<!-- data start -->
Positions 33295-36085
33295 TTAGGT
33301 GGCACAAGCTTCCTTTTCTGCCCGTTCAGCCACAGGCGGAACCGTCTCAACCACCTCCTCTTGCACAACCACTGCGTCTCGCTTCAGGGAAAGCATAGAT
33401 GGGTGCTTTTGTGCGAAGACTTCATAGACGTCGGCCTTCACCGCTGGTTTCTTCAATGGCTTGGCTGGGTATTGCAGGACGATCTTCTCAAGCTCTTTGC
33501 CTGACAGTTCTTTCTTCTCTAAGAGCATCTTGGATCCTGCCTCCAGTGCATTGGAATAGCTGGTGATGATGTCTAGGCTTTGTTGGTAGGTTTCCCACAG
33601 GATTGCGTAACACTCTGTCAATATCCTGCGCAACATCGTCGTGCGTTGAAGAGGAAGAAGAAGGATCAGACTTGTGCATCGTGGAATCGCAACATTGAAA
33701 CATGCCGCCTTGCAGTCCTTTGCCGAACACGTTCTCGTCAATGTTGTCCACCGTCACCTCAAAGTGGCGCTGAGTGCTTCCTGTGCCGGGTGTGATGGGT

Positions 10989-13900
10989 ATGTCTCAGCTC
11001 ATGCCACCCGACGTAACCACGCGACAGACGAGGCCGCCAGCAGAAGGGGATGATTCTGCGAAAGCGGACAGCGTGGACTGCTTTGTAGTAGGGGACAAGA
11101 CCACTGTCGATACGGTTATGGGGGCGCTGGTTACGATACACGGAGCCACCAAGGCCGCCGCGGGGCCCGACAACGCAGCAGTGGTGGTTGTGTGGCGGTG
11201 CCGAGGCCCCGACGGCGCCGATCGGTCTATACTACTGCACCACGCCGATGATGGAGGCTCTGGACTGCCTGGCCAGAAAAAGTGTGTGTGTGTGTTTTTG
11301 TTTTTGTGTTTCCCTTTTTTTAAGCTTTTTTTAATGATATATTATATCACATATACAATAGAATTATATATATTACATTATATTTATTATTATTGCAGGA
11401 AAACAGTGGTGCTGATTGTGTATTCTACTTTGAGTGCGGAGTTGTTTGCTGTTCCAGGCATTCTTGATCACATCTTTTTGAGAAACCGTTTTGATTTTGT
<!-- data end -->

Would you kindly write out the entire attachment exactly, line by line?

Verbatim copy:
Positions 33295-36085
33295 TTAGGT
33301 GGCACAAGCTTCCTTTTCTGCCCGTTCAGCCACAGGCGGAACCGTCTCAACCACCTCCTCTTGCACAACCACTGCGTCTCGCTTCAGGGAAAGCATAGAT
33401 GGGTGCTTTTGTGCGAAGACTTCATAGACGTCGGCCTTCACCGCTGGTTTCTTCAATGGCTTGGCTGGGTATTGCAGGACGATCTTCTCAAGCTCTTTGC
33501 CTGACAGTTCTTTCTTCTCTAAGAGCATCTTGGATCCTGCCTCCAGTGCATTGGAATAGCTGGTGATGATGTCTAGGCTTTGTTGGTAGGTTTCCCACAG
33601 GATTGCGTAACACTCTGTCAATATCCTGCGCAACATCGTCGTGCGTTGAAGAGGAAGAAGAAGGATCAGACTTGTGCATCGTGGAATCGCAACATTGAAA
33701 CATGCCGCCTTGCAGTCCTTTGCCGAACACGTTCTCGTCAATGTTGTCCACCGTCACCTCAAAGTGGCGCTGAGTGCTTCCTGTGCCGGGTGTGATGGGT

Positions 10989-13900
10989 ATGTCTCAGCTC
11001 ATGCCACCCGACGTAACCACGCGACAGACGAGGCCGCCAGCAGAAGGGGATGATTCTGCGAAAGCGGACAGCGTGGACTGCTTTGTAGTAGGGGACAAGA
11101 CCACTGTCGATACGGTTATGGGGGCGCTGGTTACGATACACGGAGCCACCAAGGCCGCCGCGGGGCCCGACAACGCAGCAGTGGTGGTTGTGTGGCGGTG
11201 CCGAGGCCCCGACGGCGCCGATCGGTCTATACTACTGCACCACGCCGATGATGGAGGCTCTGGACTGCCTGGCCAGAAAAAGTGTGTGTGTGTGTTTTTG
11301 TTTTTGTGTTTCCCTTTTTTTAAGCTTTTTTTAATGATATATTATATCACATATACAATAGAATTATATATATTACATTATATTTATTATTATTGCAGGA
11401 AAACAGTGGTGCTGATTGTGTATTCTACTTTGAGTGCGGAGTTGTTTGCTGTTCCAGGCATTCTTGATCACATCTTTTTGAGAAACCGTTTTGATTTTGT